THE SEA GULL
(director: Sidney Lumet; screenwriters: Moura Budberg/from the play by Anton Chekhov; cinematographer: Gerry Fisher; editor: Alan Heim; music: ; cast: James Mason (Trigorin, a writer), Vanessa Redgrave (Nina, a landowner’s daughter), Simone Signoret (Arkadina, an actress), David Warner (Konstantin Treplev, her son), Harry Andrews (Sorin, her brother), Denholm Elliott (Dorn, a doctor), Eileen Herlie (Polina, the bailiff’s wife), Alfred Lynch (Medvedenko, a schoolteacher), Ronald Radd (Shamraev, the estate bailiff), Kathleen Widdoes (Masha – His Daughter), Frej Lindqvist(Yakov); Runtime: 141; MPAA Rating: G; producer: Sidney Lumet; Warner Bros.-Seven Arts; 1968-UK)
“Gets the spirit of Chekhov’s play.”
Reviewed by Dennis Schwartz
Director Sidney Lumet (“12 Angry Men”/”The Pawnbroker”/”The Hill”)has a go at Anton Chekhov’s signature 1895 play of unrequited love and moral degradation and gets the spirit of Chekhov’s play by being faithful to its tragic plot machinations. Lumet also has the benefit of a talented cast who perform rather well, but it’s slow-moving, downbeat, lacking a needed delicate touch and dull. Writer Baroness Moura Budberg, a real-life Russian aristocrat, works out an admirable screenplay that could have been better if it were more playful and less arch. Lumet gathers together a fine bunch of English thespians, but in a suspension of belief asks us to believe heavily French accented French actress Simone Signoret is the sister of the miscast English actor Harry Andrews (he’s hammy and overacts). It was filmed entirely at an idyllic lakeside Swedish retreat.
In a 19th century estate, in the remote Russian countryside, a cast of diverse characters congregate to put on plays, gossip, play games, complain, hate on each other, love the wrong people and destroy themselves. The self-centered Arkadina (Simone Signoret) is a middle-aged renown actress with a moody offbeat aspiring artistic writer son Konstantin (David Warner) and a 67-year-old ailing, melancholy and crotchety retired from the civil service brother named Sorin (Harry Andrews) who is forced for health reasons to live in the country even though he would rather be in the city. The bachelor Sorin lives permanently on the estate with Konstantin. The actress’s present lover is the Moscow popular hack writer Trigorin (James Mason), who is invited to the estate to watch an avant-garde play written by Arkadina’s son. Both mother and lover offer Konstantin no warmth or encouragement, even openly ripping the playwright for being pretentious. The play was written for aspiring actress Nina (Vanessa Redgrave), whom Konstantin madly loves even though she loves Trigorin. Nina’s the insecure daughter of an estate landlord neighbor. In a pivotal scene Konstantin kills a sea gull, which he gives to Nina and says that he will be in the same position soon.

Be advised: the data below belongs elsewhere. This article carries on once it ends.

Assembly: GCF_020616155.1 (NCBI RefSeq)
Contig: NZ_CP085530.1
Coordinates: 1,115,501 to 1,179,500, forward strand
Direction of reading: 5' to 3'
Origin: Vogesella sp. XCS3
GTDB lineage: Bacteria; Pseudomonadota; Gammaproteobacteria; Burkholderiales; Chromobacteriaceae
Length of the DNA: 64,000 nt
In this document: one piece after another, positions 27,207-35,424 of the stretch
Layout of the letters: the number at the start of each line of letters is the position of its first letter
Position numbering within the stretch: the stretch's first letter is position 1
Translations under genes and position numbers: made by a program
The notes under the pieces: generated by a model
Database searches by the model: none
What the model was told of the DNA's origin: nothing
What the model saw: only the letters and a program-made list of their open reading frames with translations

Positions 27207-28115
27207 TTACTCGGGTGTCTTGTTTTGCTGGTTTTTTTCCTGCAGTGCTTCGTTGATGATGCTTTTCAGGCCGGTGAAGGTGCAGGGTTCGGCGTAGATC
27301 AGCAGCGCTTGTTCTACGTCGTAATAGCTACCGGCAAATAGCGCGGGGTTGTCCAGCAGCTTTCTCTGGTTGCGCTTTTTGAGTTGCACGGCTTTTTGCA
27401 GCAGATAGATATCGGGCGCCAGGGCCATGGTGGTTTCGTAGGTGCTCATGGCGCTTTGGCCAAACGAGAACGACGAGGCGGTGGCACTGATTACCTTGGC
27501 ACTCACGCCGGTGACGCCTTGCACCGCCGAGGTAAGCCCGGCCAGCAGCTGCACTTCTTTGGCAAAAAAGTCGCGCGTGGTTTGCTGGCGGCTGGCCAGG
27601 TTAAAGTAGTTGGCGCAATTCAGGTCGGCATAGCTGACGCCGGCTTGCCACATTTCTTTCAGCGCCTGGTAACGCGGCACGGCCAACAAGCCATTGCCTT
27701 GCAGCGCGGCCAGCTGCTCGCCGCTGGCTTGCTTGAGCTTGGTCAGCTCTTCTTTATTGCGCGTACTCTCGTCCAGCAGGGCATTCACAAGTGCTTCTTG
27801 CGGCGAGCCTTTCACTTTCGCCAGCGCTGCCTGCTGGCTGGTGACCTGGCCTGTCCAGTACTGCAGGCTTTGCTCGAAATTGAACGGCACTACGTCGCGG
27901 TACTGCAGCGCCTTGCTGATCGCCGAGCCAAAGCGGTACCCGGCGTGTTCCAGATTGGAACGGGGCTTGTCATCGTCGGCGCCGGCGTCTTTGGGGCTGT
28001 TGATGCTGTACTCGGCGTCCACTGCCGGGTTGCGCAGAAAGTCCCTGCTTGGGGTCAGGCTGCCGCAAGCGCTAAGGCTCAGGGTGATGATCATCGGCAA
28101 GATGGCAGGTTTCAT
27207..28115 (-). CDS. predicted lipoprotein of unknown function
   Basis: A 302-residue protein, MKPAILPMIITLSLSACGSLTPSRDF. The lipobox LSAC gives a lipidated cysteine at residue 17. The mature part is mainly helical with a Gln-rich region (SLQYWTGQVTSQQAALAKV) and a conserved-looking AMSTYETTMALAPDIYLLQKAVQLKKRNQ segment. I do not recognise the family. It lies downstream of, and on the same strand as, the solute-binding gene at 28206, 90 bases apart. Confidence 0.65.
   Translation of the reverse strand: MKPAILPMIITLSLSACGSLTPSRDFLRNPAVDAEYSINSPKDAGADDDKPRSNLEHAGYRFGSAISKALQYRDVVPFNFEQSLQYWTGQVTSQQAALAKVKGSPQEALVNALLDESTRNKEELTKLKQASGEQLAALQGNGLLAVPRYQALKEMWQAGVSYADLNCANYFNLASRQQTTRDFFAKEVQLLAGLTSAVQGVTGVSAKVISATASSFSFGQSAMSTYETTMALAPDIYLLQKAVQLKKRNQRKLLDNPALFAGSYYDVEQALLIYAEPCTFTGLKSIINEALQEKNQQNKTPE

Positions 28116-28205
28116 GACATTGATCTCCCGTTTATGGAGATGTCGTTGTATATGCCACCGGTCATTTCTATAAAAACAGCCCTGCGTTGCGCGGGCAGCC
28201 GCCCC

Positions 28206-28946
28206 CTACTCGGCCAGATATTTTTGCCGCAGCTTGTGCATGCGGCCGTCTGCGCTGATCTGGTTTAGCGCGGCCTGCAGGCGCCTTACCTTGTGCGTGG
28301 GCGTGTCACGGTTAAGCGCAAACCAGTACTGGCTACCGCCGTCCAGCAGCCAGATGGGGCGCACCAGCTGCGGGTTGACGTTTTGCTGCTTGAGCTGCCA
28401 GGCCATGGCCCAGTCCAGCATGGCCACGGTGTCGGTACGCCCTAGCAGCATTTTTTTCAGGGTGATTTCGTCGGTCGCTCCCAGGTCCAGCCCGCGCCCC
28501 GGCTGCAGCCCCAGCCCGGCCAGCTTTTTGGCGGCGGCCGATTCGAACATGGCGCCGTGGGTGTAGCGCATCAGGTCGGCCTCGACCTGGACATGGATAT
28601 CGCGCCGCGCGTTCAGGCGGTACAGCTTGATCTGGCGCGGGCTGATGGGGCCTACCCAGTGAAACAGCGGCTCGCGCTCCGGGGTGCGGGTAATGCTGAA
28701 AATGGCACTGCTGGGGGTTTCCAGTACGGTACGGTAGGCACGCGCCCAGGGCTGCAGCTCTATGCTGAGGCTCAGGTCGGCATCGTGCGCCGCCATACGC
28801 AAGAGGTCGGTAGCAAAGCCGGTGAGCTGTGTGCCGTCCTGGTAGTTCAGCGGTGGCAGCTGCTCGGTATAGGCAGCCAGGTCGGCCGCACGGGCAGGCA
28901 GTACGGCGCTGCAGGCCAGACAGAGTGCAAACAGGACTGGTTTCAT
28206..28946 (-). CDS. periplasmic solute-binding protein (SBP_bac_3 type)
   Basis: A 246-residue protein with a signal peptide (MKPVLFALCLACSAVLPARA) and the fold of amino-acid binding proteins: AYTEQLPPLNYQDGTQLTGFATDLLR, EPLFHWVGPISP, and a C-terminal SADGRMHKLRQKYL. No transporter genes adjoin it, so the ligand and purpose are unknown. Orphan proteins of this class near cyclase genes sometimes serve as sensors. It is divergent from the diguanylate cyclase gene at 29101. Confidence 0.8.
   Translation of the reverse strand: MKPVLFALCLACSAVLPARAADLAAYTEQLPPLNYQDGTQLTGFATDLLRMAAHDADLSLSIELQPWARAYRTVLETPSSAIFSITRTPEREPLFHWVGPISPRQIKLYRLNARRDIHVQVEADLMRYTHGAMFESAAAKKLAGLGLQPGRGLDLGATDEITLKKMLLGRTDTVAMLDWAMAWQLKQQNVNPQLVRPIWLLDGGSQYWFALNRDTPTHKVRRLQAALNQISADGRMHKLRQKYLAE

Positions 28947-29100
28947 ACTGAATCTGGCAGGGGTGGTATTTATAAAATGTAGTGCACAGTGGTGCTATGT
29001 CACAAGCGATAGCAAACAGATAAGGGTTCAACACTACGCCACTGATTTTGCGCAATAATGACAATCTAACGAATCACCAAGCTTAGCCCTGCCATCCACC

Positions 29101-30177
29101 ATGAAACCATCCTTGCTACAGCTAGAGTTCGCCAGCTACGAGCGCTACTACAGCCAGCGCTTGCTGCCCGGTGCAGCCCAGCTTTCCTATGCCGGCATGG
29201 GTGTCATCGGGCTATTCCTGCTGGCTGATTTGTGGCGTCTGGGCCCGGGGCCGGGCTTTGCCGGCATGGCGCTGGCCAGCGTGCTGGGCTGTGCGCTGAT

Sorin has hired the bailiff (Ronald Radd) to look after the estate. The bailiff’s wife (Eileen Herlie, in her last performance in movies) has an ongoing affair with the worldly local 60-year-old country doctor (Denholm Elliott), while her aimless snuff-sniffing 22-year-old daughter Masha (Kathleen Widdoes), who is always dressed in a black mourning dress, futilely and secretly pines after the inattentive Konstantin and is being wooed by a nerdy school teacher (Alfred Lynch) she does not love.
At the end of the long weekend, the guests leave and some two years later they reconvene in Sorin’s estate when he becomes ill. We learn that between visits Nina ran off to Moscow to be with Trigorin but their relationship petered out after she gave birth to his child, and he’s still with Arkadina. Also during this period Masha has married the repulsive schoolteacher and Konstantin publishing under a pseudonym has gotten some attention from city folks. When Konstantin one night catches a glimpse of Nina secretly poking around in the garden, he runs out to meet her and declares his love. She rejects him, saying she only loves Trigorin. This prompts the unbalanced despondent Konstantin to commit suicide.
There’s comedy to be mined from this tragic play, but Lumet instead keeps it tense, depressing, and filled with unsympathetic neurotic characters. One of the neurotics, played with fragile reserve by Redgrave, identifies herself with a sea gull.
REVIEWED ON 8/25/2012 GRADE: B